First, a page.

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Factors to consider before purchasing a top-up health plan

Waiting duration: You must know that top-up plans are separate health plans and have a waiting period for several pre-existing diseases or illnesses during which you cannot make any claims. The waiting period differs for such health policies. Rakesh Goyal, director of Probus Insurance Broker, said, “Most top-up plans have a waiting period, preventing you from making any claims for medical costs for the first time.

Be sure to check the policy’s waiting period and understand how it affects your coverage." Deductible sum: Top-up health plans mostly come with a deductible. This is the sum you will have to pay from your base health policy (regular health policy) or your pocket before the top-up plan takes effect. Therefore, check whether you can afford the deductible if your base policy sum insured gets exhausted.

If you don’t have a base health policy, you will have to pay for medical expenses equal to the deductible from your pocket. Co-payment clause: Like base health policies, top-up plans too have a co-payment clause. It implies that you are responsible for a portion of the medical costs while the insurer covers the remainder.

Therefore, it is essential that you consider such clauses carefully before increasing your health coverage via top-up plans. Age of policy renewal: The renewal date of top-up plans may differ from the renewal date of the base health policy. Moreover, some top-up plans may have a limited renewal age, beyond which you cannot renew the insurance.

Hence, you must ensure the coverage meets your needs at the time of renewal. Network hospitals: You must verify whether a network of hospitals under your base health policy is also affiliated with the top-up plan. A tie-up with network hospitals helps you

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Sri Lanka actively participated in formulating UN High Seas Treaty - - New York - Sri Lanka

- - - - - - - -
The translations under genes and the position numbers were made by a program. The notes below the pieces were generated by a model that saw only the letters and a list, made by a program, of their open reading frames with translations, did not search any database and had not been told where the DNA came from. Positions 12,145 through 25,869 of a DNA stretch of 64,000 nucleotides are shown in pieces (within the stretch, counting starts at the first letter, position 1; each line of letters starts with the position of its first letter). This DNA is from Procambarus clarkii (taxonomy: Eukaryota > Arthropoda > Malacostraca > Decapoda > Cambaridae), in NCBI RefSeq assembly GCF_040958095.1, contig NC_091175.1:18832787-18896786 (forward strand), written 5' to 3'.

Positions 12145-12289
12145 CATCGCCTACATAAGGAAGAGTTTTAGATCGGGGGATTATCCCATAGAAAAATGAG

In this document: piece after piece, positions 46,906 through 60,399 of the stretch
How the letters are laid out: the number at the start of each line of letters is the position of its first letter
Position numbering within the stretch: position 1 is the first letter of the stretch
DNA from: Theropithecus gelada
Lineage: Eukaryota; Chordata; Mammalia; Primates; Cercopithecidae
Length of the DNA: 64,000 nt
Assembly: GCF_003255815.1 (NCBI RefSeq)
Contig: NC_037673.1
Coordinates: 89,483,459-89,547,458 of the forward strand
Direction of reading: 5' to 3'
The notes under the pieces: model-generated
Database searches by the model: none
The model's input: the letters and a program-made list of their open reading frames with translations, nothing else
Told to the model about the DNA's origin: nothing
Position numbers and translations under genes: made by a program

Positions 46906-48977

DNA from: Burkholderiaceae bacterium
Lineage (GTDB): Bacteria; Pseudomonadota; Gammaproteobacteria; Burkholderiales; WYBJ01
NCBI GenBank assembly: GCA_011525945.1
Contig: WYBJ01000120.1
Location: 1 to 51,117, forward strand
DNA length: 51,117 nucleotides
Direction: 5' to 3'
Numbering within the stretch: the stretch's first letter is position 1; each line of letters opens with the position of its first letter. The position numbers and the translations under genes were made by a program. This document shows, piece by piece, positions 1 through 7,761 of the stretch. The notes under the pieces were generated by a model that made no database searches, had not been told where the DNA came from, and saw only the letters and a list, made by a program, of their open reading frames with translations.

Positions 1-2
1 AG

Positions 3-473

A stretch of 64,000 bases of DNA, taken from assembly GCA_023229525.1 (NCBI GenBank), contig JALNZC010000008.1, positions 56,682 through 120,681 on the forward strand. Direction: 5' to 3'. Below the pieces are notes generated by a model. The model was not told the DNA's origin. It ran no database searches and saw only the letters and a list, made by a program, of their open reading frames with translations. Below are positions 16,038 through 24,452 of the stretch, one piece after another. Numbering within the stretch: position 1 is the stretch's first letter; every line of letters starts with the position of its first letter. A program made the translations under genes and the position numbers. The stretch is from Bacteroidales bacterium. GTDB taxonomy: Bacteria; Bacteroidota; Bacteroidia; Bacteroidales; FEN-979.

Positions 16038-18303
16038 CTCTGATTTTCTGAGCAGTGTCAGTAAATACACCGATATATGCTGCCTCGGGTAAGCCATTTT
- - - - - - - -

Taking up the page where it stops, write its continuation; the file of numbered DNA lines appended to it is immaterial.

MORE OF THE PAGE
Sri Lanka actively participated in formulating UN High Seas Treaty
Colombo (News 1st) – State Minister of Foreign Affairs Tharaka Balasooriya says that "Sri Lanka actively participated and contributed to the process," of agreeing upon the historic High Seas Treaty.After more than 20 years of negotiations, over 100 member states of the United Nations on Saturday (4th) finally agreed upon the text of the historic High Seas Treaty, the world's first international treaty aimed at protecting the millions of species that inhabit the world's oceans.The High Seas Treaty places 30% of the seas into protected areas by 2030, aiming to safeguard and recuperate marine nature.The agreement was reached on Saturday evening, after 38 hours of talks, at UN headquarters in New York.The negotiations had been held up for years over disagreements on funding and fishing rights.The last international agreement on ocean protection was signed 40 years ago in 1982 – the UN Convention on the Law of the Sea.When News 1st reached out to State Minister of Foreign Affairs Tharaka Balasooriya in this regard, he said that "Sri Lanka actively participated and contributed to the process."He added, "An agreement was reached following more than a decade of discussions on the 4th of March 2023 by UN member states to have an internationally legally binding instrument on the conservation and sustainable use of biodiversity beyond areas of natural jurisdiction under the united nations law of the sea."  That agreement established an area called the high seas – international waters where all countries have a right to fish, ship and do research – but only 1.2% of these waters are protected.Marine life living outside of these protected areas has been at risk from climate change, overfishing, and shipping traffic.